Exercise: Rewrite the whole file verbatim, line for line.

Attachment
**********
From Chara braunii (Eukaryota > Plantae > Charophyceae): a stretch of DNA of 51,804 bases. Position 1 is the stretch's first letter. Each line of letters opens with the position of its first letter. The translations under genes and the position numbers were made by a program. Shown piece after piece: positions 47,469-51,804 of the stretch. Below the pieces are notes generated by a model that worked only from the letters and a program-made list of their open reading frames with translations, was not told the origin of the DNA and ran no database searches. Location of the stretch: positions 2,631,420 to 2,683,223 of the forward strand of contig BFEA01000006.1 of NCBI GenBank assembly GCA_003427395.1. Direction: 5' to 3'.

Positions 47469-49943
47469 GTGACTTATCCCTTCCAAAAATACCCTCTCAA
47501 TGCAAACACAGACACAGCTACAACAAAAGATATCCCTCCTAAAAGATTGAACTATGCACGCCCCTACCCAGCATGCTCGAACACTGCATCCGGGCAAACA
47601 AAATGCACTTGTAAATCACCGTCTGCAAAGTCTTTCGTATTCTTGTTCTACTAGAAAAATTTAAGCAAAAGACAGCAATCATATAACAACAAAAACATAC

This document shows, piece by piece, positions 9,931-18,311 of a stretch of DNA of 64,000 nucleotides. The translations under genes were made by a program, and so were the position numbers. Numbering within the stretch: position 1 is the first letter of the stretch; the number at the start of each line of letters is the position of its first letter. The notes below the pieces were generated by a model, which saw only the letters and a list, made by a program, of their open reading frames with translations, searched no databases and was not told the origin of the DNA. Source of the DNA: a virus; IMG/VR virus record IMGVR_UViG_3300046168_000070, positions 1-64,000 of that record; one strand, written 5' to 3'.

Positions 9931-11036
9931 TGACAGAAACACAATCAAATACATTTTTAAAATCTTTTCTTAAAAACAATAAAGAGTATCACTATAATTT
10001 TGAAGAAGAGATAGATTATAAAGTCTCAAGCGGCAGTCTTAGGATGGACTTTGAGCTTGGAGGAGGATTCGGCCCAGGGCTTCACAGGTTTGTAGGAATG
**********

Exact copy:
From Chara braunii (Eukaryota > Plantae > Charophyceae): a stretch of DNA of 51,804 bases. Position 1 is the stretch's first letter. Each line of letters opens with the position of its first letter. The translations under genes and the position numbers were made by a program. Shown piece after piece: positions 47,469-51,804 of the stretch. Below the pieces are notes generated by a model that worked only from the letters and a program-made list of their open reading frames with translations, was not told the origin of the DNA and ran no database searches. Location of the stretch: positions 2,631,420 to 2,683,223 of the forward strand of contig BFEA01000006.1 of NCBI GenBank assembly GCA_003427395.1. Direction: 5' to 3'.

Positions 47469-49943
47469 GTGACTTATCCCTTCCAAAAATACCCTCTCAA
47501 TGCAAACACAGACACAGCTACAACAAAAGATATCCCTCCTAAAAGATTGAACTATGCACGCCCCTACCCAGCATGCTCGAACACTGCATCCGGGCAAACA
47601 AAATGCACTTGTAAATCACCGTCTGCAAAGTCTTTCGTATTCTTGTTCTACTAGAAAAATTTAAGCAAAAGACAGCAATCATATAACAACAAAAACATAC

This document shows, piece by piece, positions 9,931-18,311 of a stretch of DNA of 64,000 nucleotides. The translations under genes were made by a program, and so were the position numbers. Numbering within the stretch: position 1 is the first letter of the stretch; the number at the start of each line of letters is the position of its first letter. The notes below the pieces were generated by a model, which saw only the letters and a list, made by a program, of their open reading frames with translations, searched no databases and was not told the origin of the DNA. Source of the DNA: a virus; IMG/VR virus record IMGVR_UViG_3300046168_000070, positions 1-64,000 of that record; one strand, written 5' to 3'.

Positions 9931-11036
9931 TGACAGAAACACAATCAAATACATTTTTAAAATCTTTTCTTAAAAACAATAAAGAGTATCACTATAATTT
10001 TGAAGAAGAGATAGATTATAAAGTCTCAAGCGGCAGTCTTAGGATGGACTTTGAGCTTGGAGGAGGATTCGGCCCAGGGCTTCACAGGTTTGTAGGAATG